Crudite upgraded: How to make the healthiest party appetizer sexier

Stop serving old baby carrots and boring celery. These three tips will inspire your guests to go ga-ga for your veggie party platter.
Play Picasso, Rosner says. “Do a massive explosion of abundance, with everything in a state of artful, enticing disarray!” (Photo: Ingalls Photography for


Crudites are the boring, oft-ignored platters that most hosts put out on the holiday table because they feel like they should (and then end up tossing later). It’s a shame, because they’re also often the healthiest offering amid cheese boards and desserts of all stripes and could help add some balance to your party noshing.

“It’s not that people don’t like raw vegetables—it’s that they don’t like bad raw vegetables,” says Helen Rosner, the foodie editor of, who recently counted the ways she loved crudites in a story titled “In the Raw.” “Of course the crudites will go untouched if the selection is hairy, dried-out carrot sticks, raw broccoli florets, and soft, unappetizing zucchini spears—and tragically, that’s what you tend to get with a pre-packaged grocery-store tray or a thoughtless caterer.”

But it doesn’t have to be that way, she says. The key to making crudites sexy is paying special attention to vegetable selection, arrangement, and pairings. And there’s good news. “The silver lining is that the bar for great crudites is now really low,” she reasons. “If you make a show of how totally, crazily, life-alteringly delicious these raw vegetables are—and set them off with flavorful, homemade dips—your guests will be thrilled.”

Here are Rosner’s three tips for making crudites sexy. Follow them while prepping for your New Year’s guests:

Helen Rosner’s Watercress Dip, at top, and Roasted Carrot and White Bean Dip (Photo: Helen Rosner for

1. Tap your inner artist. “Vegetables come in such an array of colors, textures, sizes, and shapes, and it’s a great opportunity to think about food from an almost entirely visual perspective,” she says. So when you’re choosing them, think about what they’ll look like just as much as what they’ll taste like—and get creative. “Do you want to do a play on the color green, with everything from pale celery to almost-black kale? Do you want to run everything in a gradient rainbow, starting with red peppers and going all the way down to purple cabbage? Do you want to go minimal, just alternating one or two contrasting veggies like radishes and cucumbers?”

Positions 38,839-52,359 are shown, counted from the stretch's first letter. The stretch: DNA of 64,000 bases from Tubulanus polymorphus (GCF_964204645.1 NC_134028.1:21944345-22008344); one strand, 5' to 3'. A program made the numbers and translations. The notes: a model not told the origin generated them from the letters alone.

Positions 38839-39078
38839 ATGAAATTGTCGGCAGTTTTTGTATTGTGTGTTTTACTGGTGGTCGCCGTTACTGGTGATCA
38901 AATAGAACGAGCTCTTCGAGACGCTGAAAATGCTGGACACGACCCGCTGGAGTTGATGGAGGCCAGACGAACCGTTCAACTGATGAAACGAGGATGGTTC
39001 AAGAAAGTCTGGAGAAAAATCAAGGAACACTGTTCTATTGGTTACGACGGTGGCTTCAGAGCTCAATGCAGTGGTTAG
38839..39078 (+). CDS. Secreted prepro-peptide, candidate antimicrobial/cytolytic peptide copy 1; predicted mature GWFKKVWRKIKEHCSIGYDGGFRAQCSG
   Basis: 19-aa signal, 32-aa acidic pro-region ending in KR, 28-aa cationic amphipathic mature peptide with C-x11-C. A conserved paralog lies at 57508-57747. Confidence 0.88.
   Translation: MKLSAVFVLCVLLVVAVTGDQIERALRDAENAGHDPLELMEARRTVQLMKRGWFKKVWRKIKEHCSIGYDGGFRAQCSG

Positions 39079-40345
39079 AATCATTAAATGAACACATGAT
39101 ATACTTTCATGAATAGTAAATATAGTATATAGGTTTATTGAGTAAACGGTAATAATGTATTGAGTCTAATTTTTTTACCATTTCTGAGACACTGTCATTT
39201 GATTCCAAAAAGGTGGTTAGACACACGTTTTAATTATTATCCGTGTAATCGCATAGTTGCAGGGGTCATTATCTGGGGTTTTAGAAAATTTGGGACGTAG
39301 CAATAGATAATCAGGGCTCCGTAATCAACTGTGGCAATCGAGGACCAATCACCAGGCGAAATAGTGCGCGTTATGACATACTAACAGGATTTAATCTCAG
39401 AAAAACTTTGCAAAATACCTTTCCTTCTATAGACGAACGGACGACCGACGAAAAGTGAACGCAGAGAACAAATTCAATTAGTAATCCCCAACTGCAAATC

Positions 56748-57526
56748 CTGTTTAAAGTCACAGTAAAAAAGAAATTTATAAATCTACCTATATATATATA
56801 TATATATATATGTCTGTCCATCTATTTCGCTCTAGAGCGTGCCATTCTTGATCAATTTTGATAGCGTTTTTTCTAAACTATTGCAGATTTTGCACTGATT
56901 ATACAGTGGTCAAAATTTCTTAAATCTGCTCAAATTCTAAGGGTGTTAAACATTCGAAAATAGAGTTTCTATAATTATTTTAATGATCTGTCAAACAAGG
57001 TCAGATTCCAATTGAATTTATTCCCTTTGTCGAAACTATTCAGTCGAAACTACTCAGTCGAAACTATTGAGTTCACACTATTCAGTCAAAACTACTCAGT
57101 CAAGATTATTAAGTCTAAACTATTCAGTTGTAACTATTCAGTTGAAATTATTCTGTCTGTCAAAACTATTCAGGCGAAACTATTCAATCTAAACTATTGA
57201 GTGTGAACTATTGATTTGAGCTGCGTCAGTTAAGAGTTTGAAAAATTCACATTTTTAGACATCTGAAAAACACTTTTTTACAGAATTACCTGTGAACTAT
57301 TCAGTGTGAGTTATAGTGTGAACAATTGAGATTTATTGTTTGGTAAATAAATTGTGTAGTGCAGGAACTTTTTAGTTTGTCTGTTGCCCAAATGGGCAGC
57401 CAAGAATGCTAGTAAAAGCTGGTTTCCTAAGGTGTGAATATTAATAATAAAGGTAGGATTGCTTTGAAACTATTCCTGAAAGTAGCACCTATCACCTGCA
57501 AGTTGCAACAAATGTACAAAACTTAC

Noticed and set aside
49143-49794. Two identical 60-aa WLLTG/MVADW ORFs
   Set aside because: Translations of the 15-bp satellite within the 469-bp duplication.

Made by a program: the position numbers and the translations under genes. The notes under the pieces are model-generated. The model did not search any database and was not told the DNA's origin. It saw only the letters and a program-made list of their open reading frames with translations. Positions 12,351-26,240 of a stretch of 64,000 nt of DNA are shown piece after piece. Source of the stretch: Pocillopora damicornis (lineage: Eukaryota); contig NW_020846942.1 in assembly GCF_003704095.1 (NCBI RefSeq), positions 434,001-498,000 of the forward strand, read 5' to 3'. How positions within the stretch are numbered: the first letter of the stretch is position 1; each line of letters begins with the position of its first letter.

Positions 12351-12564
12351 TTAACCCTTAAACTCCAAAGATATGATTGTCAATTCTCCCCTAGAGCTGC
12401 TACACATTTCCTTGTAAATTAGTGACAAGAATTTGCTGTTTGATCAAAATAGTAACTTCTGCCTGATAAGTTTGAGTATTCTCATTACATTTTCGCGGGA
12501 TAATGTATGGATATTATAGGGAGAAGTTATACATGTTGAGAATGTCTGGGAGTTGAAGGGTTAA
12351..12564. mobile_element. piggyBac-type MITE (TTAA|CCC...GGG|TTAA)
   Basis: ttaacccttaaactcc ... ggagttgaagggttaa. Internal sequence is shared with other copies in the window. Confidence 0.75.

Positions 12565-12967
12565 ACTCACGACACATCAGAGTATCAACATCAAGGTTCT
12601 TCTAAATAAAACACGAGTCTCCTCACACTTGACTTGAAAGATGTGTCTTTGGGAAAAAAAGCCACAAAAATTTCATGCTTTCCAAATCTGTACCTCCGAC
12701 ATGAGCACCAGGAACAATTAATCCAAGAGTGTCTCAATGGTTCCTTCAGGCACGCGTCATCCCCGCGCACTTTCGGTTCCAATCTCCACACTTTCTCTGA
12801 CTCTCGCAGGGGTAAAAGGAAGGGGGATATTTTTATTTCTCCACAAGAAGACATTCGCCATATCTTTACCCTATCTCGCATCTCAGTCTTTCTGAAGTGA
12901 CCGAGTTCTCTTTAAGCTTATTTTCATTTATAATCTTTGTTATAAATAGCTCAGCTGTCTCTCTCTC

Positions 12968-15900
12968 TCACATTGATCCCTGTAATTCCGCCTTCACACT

2. Think seasonal. No, carrots and celery are not required. “It’s a great time to use lettuces and other leafy vegetables: Purple and yellow endives are beautiful on the plate and so texturally interesting, and I love to slice small, tight heads of red cabbage into thin wedges (keeping the core intact so they hold together) to add something with a fiery bite, and they look beautiful arranged with tightly bundled romaine hearts. Lightly blanched cauliflower and broccoli are staples year-round, but are particularly great in winter,” says Rosner.

3. Pick a killer dip. You don’t need to satisfy every palette with different creamy offerings. Instead, focus on one amazing homemade dip that will pair well with what’s on the platter. “I have fun thinking about the entire thing, veggies and dip together, as part of a package that makes sense as a whole,” Rosner explains. “I love doing a very tight selection of seasonal vegetables—in winter weather, I love things with a bit of bite, like radish, turnip, and fennel, alongside a creamy, herbaceous dip like Green Goddess. —Lisa Elaine Held

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